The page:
An “incomparable” level of exhaustion among social workers

An “incomparable” level of exhaustion among social workers

A level of exhaustion

Getty Images iStockphoto says Mélanie Bourque, full professor in the social work department at UQO.

Ethical dilemma, pressure, lack of staff: the level of exhaustion of social workers in the public network is today “incomparable”, warns a Quebec researcher, while pointing the finger at the Barrette reform.

< p>“Exhausted and psychologically distressed social workers tell us: they lack the resources to do their job,” says Mélanie Bourque, full professor in the social work department at the Université du Québec en Outaouais (UQO). The shortage of personnel creates an overload of work, she adds, during an exclusive interview granted to Devoir to reveal the preliminary results of a study not yet published.

With colleagues, over the past year she has conducted research with some sixty social workers across Quebec. She had carried out a first study in 2016 and 2017, in the wake, a few months earlier, of the adoption of Bill 10 by former Liberal minister Gaétan Barrette. This reform of the health system grouped most of the hospitals, youth centres, residential centers and other health establishments into 13 CISSSs and 9 CIUSSSs.

Ms. Bourque wanted to take the pulse of social workers again. “We found a field in a worse state than it was in the period of upheaval in 2016 and 2017,” she said. “The distress is the same everywhere.

Several participants burst into tears during the study, adds Mylène Barbe, research professional and doctoral student in social work at the University of Montreal.

According to Mélanie Bourque, the Barrette reform crystallized a change in management that had begun during previous reforms of the health network. “We have made superstructures that are managed from above, so top-down, where the ground, that is to say the workers, does not participate in decision-making and is imposed all these management measures. »

Social workers are at their wit's end, because they find themselves faced with a “constant ethical dilemma”, laments Ms. Bourque. “We force them to go in different directions in their types of interventions and for her, that completely calls into question their professional autonomy.

Ms. Barbe exemplifies the number of interventions they can do as part of a follow-up. “In X number of encounters, the problem is supposed to be solved, when sometimes you know it can take longer or less time.

This would lead to a loss of meaning in these workers, observes Ms. Bourque. “You're told what to do all the time. »

“Under pressure” and in competition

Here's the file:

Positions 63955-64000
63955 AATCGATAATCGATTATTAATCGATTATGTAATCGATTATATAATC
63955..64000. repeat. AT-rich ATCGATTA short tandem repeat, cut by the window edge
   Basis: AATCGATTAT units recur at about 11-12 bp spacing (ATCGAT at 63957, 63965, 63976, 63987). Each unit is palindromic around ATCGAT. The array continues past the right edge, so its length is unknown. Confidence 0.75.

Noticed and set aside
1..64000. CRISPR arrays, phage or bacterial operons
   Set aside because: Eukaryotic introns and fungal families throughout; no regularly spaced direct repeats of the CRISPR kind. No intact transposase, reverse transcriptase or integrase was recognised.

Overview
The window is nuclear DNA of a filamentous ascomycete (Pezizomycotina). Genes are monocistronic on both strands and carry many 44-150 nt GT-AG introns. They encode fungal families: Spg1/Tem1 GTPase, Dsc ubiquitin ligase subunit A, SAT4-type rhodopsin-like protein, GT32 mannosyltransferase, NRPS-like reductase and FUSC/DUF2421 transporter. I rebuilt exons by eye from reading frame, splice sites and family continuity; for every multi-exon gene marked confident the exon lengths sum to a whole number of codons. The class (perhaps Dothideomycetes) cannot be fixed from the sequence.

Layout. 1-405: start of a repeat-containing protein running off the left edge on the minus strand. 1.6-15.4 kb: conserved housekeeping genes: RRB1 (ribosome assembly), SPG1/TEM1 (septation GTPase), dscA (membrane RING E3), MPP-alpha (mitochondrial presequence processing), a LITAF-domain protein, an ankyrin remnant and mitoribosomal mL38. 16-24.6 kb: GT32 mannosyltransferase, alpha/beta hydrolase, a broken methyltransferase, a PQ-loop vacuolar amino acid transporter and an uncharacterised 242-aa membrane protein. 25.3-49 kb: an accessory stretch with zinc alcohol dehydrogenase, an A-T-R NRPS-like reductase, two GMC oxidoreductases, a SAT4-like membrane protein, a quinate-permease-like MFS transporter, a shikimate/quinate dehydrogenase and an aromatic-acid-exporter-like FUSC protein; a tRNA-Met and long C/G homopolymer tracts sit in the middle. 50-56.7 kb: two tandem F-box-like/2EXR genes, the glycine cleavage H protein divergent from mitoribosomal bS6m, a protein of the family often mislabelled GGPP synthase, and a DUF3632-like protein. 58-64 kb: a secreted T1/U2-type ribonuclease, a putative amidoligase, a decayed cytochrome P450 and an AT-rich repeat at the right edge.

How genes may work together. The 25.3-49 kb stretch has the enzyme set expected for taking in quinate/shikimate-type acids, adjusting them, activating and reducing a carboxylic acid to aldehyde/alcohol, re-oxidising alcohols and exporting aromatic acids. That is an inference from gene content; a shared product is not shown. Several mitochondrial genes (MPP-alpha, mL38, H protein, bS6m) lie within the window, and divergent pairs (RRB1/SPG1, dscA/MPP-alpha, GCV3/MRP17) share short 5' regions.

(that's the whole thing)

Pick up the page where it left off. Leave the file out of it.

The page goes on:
During research interviews, Mélanie Bourque and Mylène Barbe heard many times about accountability “under pressure”. “With the new public management, in youth protection, workers can spend 50% of their time and more doing accountability, while there is a lack of people in the field,” says Ms. Bourque. It is absurd. »

Social workers, however, want to be with the population, she continues. “They're trained for it.

Many denounce being put in competition with each other by their superiors, says Ms. Bourque. “They're told, 'How come your colleague did six interviews, but you only did four?' It's an incredible pressure on the interveners, because it can depend on the cases and their complexity. »

“And all this to report to the Ministry [of Health and Social Services] who wants to know what the results are,” she laments. However, human distress is difficult to quantify, according to the principal researcher of the study.

Lack of professional support


The little professional support received by new social workers is also problematic, says Mylène Barbe. Managers have teams that are too big for their responsibilities, adds Mélanie Bourque.

Many experienced professionals choose to retire earlier because of unsustainable conditions, notes Ms. Bourque. “All this expertise that is leaving means that those who are coming in have no support. It's a sort of vicious circle with no end in sight. »

Some social workers also decide to change positions within the network when they can't take it anymore, adds Mélanie Bourque. “They know that for people who are in distress, for example, changing social workers regularly is not beneficial. But at some point, I would say that they save their skin.

At the end of the day, many social workers are concerned about the population. They feel that she is not receiving the required services, reports the UQO professor. “They tell us: 'There's a family that's leaving my office and I'm afraid the pot will blow up in the evening because they need services, but I can't offer them any. And I can't refer them because there's no more room.”

According to Ms. Bourque, the state of the public system was already a problem before the COVID-19 pandemic, but it has made the situation worse. The health crisis has “exhausted social workers like all other workers”, she points out.

Contacted by Le Devoir, the Ministry of Health and Social Services said he does not want to comment until he can see the study when it is published.